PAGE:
One of the keys to not getting attached is when you write something really neat that you love — but that isn’t working for the scene — it’s probably going to work great elsewhere in the film, or perhaps in another film. Getting the scene wrong isn’t a failure if you wrote a cool piece of music, it just means you have to put that aside and try something new. And that flexibility of being able to score the same scene several different ways is really where you start to flex your muscle as a film composer.
How about having to work around the natural sounds that take place in the scene itself?
The key here is always having the dialogue and [sound] FX on while you compose. It’s easy to get into the habit of turning off all [of] the sound and just working to picture — it’s very satisfying and fun. But you wind up turning all that stuff back on, and [you] realize you made some big mistakes. Maybe the melody is in all the wrong places or the flute you chose sounds just like the birds in the scene. If you start composing with the sound on — and leave it on — you will naturally create something that complements it.
You’ve utilized some unusual instruments to create the sound you’re looking for, such as the pocket piano you found at a luggage store in San Francisco for a scene in City of Ghosts. What’s the weirdest musical instrument — or object you’ve used as one — you’ve used in a scoring project?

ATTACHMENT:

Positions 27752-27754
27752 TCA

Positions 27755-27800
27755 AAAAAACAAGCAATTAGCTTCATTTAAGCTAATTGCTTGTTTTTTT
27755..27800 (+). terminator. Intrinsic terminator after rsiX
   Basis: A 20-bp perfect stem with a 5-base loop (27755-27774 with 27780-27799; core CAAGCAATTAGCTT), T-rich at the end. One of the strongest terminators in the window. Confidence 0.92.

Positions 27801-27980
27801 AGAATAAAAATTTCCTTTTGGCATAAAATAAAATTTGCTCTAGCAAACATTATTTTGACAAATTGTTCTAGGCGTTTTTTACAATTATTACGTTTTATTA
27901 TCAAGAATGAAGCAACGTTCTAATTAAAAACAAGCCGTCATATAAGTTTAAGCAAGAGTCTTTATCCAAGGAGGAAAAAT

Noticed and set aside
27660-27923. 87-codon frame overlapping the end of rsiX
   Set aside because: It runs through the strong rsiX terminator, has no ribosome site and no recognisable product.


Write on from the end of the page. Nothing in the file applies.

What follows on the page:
That was actually Jackson — my co-collaborator/conspirator on the film — who found that, but it’s always nice to find some new toys to play with. In this case it was literally a kids’ toy, a really fun one that I’ve used many times. It’s a kind of secret weapon —plastic flexible tubing you can buy at Home Depot. When you take it and spin it, it makes a haunting, pretty, windy tone. The faster you spin it, the higher the pitch goes, so you can get these really neat sounds and you are literally just spinning [a] one-dollar piece of tubing from a hardware store.
You also worked on Aaron Sorkin’s acclaimed series The Newsroom and dark thriller Murder in the First. How is working on a television score different than working on a movie score?
The biggest difference is the way the collaboration works. There are some exceptions, but generally in TV the composer really needs to hit a home run right off the bat, and 80 to 90 percent of the cues need to be correct. If you aren’t nailing it, you will probably get fired. There just isn’t time. And on top of that, you don’t have a lot of time for feedback. You spot the episode, you score the whole thing, then you get a round of notes — maybe a day before the mix — and then on the stage they might make some last-minute changes. I think it’s one of the reasons show runners are so loyal once they find someone they like, because they have confidence that they get each other.
You can be the best composer, but if you go too far out on a limb, there isn’t time to make an adjustment. In film, the collaboration is much longer and there is much more room to fail. So if you allow yourself, you can wind up with some really unexpected results. The neat thing about TV is if you are nailing it, your final product is pretty close to your first idea.
It’s been a few years since you’ve worked on a video game, but you’ve composed theme music and other music for games including Spider-Man 3 (Activision), Solitaire (Titan) and The Matrix: Path of Neo (Atari/Shiny Entertainment). Tell us about the experience of scoring for video games.